UPDATE: June 17, 11:46 a.m. HKT
Hong Kong activist Joshua Wong walked out of prison in Hong Kong on the morning of June 17, after finishing a three-month sentence for his role in the 2014 Umbrella Movement.
“I will join the fight against the evil law,” Wong told media gathered outside Lai Chi Kok Correctional Institute where he served his sentence. “I believe this is the time for her, [Hong Kong leader] Carrie Lamm, the liar, to step down.”
In 2014, protesters calling for universal suffrage camped out on the streets of Hong Kong’s main business district in Central for almost 3 months. The movement ended without the protesters’ demands being met, while several of its main organizers were eventually jailed, including Wong.
Members of Hong Kong political party Demosisto greeted Wong by chanting “Oppose China extradition! Oppose the evil law,” according to Time. Wong is currently Demosisto’s secretary general.
Hello world and hello freedom. I have just been released from prison. GO HONG KONG!! Withdraw the extradition bill. Carrie Lam step down. Drop all political prosecutions!
— Joshua Wong 黃之鋒 (@joshuawongcf) June 17, 2019
Currently, debate of the extradition bill has been suspended indefinitely, following an announcement by Lam in a press conference on June 15. Protesters want Lam to withdraw the bill completely out of concern that any form of extradition with the communist mainland would erode rule of law in Hong Kong.
UPDATE: June 17, 9:17 a.m. HKT
‘Three Suspensions’ Rally Gets Underway in Hong Kong
In Hong Kong, the protest against the government’s controversial extradition bill continues a day after around 2 million people joined a march to show their discontent at the leadership of Chief Executive Carrie Lam. It was the largest protest in the city ever.
According to the official Facebook page of Civil Human Rights Front, the organizer of two recent marches on June 9 and June 16, three separate rallies will be held throughout the day on June 17, in a call to encourage people to halt work, classes, and markets to demand a full withdrawal of the bill.
From 8 to 9 a.m. local time, the Hong Kong Social Workers General Union (HKSWGU) held a rally at the basketball courts at Lockhart Road Playground.
On its Facebook page, HKSWGU wrote that it has chosen to support the “three suspensions” because Lam continued to be oblivious to the demands of Hong Kongers, while defaming protesters as rioters. It stated that its rally would “safeguard both Hong Kong and local youth.”
Beginning at 11 a.m. local time, the political party Demosisto will stage a rally at Edinburgh Place, a public square in Central. On its Facebook page, the party called on students from secondary schools to boycott class and join the rally.
The Hong Kong Confederation of Trade Unions “HKCTU,” an independent union representing over 190,000 members in sectors such as construction, retail, education, social welfare, and property management, has called for another rally from 2 to 4:30 p.m. local time outside of the Citic Tower on Lung Wui Road.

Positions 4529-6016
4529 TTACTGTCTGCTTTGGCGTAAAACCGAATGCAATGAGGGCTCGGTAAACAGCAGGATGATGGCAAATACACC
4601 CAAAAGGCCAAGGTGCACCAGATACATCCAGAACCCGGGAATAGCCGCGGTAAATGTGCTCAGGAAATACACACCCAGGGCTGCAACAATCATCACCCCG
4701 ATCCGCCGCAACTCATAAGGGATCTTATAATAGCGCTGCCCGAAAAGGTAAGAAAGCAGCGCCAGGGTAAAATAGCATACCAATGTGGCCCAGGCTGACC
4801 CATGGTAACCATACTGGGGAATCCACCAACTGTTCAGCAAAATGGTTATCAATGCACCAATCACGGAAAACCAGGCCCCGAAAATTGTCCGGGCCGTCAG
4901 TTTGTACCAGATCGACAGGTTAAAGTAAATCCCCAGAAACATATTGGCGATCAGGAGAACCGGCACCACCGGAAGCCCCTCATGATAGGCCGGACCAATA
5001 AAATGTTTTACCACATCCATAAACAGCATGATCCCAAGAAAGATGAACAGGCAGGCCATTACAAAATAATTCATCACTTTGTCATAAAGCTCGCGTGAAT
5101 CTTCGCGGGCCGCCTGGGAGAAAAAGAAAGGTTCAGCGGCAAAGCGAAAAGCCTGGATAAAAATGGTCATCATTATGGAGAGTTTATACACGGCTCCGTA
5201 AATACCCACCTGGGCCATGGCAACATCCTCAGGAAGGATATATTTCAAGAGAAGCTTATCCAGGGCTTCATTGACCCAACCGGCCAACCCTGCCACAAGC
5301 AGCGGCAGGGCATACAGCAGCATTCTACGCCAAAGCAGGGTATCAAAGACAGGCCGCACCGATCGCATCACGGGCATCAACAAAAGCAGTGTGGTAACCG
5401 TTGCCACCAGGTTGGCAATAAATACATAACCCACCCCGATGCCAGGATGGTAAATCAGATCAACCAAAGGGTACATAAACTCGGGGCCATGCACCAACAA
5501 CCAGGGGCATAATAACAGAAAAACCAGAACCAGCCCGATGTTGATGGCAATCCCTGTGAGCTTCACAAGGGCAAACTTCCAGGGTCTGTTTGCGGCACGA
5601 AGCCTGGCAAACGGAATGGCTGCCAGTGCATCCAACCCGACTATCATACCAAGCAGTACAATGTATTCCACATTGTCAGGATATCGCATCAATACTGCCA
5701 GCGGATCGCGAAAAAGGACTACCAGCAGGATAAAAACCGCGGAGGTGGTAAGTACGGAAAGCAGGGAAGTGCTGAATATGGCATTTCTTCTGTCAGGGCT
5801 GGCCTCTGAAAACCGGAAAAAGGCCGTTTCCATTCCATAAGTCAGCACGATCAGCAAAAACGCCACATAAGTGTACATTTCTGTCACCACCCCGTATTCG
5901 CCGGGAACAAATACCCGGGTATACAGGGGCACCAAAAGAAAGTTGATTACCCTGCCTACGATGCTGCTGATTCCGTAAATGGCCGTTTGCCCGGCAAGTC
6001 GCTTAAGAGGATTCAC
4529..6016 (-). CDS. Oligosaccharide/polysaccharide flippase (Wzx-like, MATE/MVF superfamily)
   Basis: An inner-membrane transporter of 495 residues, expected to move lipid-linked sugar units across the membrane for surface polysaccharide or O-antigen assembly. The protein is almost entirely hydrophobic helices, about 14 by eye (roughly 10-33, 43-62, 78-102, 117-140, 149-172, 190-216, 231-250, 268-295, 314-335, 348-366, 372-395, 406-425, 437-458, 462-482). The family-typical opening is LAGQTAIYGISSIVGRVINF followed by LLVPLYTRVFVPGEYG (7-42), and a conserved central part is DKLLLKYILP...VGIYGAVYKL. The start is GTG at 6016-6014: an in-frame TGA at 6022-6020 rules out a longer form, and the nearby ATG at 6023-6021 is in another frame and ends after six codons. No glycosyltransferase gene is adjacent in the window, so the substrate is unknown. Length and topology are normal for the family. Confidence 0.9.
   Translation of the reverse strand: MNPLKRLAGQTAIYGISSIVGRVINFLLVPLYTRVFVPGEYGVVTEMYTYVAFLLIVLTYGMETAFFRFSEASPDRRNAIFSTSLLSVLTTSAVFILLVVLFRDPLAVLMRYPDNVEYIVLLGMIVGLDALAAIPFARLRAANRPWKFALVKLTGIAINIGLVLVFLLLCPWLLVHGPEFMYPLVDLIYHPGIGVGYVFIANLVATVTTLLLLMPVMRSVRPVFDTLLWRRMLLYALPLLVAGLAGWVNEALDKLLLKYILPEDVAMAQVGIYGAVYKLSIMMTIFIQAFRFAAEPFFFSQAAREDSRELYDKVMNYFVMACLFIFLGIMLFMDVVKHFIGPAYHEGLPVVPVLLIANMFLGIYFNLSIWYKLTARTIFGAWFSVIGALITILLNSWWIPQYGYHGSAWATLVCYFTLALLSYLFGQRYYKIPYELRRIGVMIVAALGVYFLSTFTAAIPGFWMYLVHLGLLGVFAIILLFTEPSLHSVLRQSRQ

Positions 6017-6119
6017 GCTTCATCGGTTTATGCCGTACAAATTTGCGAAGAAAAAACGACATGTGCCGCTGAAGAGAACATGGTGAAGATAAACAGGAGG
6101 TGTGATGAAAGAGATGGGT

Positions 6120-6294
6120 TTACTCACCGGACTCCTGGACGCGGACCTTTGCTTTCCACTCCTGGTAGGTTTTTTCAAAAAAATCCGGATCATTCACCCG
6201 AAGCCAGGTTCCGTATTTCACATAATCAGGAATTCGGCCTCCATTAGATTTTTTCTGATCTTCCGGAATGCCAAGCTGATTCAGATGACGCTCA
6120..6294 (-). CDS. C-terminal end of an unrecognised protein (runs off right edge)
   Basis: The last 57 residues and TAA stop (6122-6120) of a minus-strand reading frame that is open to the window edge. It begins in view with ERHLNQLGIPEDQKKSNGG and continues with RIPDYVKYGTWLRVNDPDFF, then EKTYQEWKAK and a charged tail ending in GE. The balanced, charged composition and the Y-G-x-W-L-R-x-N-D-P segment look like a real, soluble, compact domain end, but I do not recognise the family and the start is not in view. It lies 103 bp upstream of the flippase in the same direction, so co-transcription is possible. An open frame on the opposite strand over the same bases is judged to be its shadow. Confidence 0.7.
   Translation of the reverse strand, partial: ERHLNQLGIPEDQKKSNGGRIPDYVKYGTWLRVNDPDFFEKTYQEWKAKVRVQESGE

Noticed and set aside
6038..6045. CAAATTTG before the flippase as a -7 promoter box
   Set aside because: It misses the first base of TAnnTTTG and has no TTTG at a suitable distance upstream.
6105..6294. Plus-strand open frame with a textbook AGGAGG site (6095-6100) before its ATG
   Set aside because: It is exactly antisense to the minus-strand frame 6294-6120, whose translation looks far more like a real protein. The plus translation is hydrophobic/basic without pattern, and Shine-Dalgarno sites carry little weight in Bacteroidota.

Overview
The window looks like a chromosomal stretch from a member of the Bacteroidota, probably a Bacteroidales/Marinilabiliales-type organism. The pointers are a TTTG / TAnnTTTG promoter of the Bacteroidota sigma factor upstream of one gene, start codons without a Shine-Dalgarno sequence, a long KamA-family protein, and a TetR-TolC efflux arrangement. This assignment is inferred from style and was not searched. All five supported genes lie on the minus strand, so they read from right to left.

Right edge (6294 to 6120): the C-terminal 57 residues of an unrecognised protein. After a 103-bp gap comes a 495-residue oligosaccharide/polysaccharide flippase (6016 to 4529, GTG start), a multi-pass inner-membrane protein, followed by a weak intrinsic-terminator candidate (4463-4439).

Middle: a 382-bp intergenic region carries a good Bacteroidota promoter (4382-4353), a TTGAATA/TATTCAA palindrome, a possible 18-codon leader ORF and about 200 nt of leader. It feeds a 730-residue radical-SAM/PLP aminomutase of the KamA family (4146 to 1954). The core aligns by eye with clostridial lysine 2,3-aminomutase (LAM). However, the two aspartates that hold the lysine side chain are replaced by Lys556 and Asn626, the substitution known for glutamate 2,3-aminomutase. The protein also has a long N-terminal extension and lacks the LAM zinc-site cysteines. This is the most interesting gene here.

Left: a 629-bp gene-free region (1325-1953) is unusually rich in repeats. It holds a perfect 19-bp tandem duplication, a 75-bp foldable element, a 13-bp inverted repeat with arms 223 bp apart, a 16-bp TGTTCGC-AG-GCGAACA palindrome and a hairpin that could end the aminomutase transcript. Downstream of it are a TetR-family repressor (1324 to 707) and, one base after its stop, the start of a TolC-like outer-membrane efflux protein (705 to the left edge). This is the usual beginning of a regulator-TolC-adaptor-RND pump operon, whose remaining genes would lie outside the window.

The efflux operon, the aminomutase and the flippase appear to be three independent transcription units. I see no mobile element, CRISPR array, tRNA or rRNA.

HKCTU called on both employers and workers to join the rally.
UPDATE: June 17, 3:22 a.m. HKT
Nearly 2 Million March Against Extradition Bill in Hong Kong’s Largest Ever Protest, Organizers Say
Nearly two million Hong Kong people joined a parade on June 16 to demand the government scrap a contentious extradition bill and the resignation of the city’s leader, according to organizers.
Human Rights Civil Front (HRCF) announced around 11 p.m. local time on June 16 that the “Black March” during the day drew nearly two million citizens, making it the largest ever demonstration in the city’s history.
This would mean that almost 30 percent of the city’s population attended the rally.
Hong Kong police, meanwhile, said there was 338,000 on the designated protest route during the parade’s peak.
Last week’s mass march on June 6 against the bill saw 1.03 million people taking to the streets, according to HRCF. This week’s turnout nearly doubled the previous protest.
On June 15, Hong Kong Chief Executive Carrie Lam announced the extradition bill would be suspended indefinitely, but not withdrawn entirely. She also defended the police use of tear gas and rubber bullets during the mass protest on June 16, which resulted in over 80 civilian injuries.
Opponents of the bill, unsatisfied with the decision and dismayed at Lam’s failure to address public concerns, continued to push for the bill’s full retraction and Lam’s resignation.
After an unexpectedly large crowd of protesters poured onto the streets and converged outside the city’s Legislative Council, Lam had made a rare public apology on Sunday, saying she will accept criticism for the controversial extradition bill.
HRCF continues to condemn the lack of actions by Lam’s administration, saying in a statement on Sunday night that Lam’s promise to continue serving the citizens is a “total insult” and an attempt to “[fool] the people who took to the street.”
HRCF also announced another “three suspensions” rally slated for June 17, encouraging people to halt work, classes, and markets to demand a full withdrawal of the bill.
HRCF also called for the release of arrested protesters, for police and Lam to retract their description of the June 12 protest as a “riot”, and for Lam’s resignation.
“Should the government refuse to respond, only more Hong Kongers will strike tomorrow,” HRCF wrote in the statement. “2 million + 1 citizens will take to the street, until their voices are heard.”
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Author: Epoch Times Staff
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